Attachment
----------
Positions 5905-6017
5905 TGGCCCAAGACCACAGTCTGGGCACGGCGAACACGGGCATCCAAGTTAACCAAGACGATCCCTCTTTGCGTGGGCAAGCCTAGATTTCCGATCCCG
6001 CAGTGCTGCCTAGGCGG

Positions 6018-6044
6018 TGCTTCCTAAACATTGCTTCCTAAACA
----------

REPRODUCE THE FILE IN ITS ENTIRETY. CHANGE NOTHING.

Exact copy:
Positions 5905-6017
5905 TGGCCCAAGACCACAGTCTGGGCACGGCGAACACGGGCATCCAAGTTAACCAAGACGATCCCTCTTTGCGTGGGCAAGCCTAGATTTCCGATCCCG
6001 CAGTGCTGCCTAGGCGG

Positions 6018-6044
6018 TGCTTCCTAAACATTGCTTCCTAAACA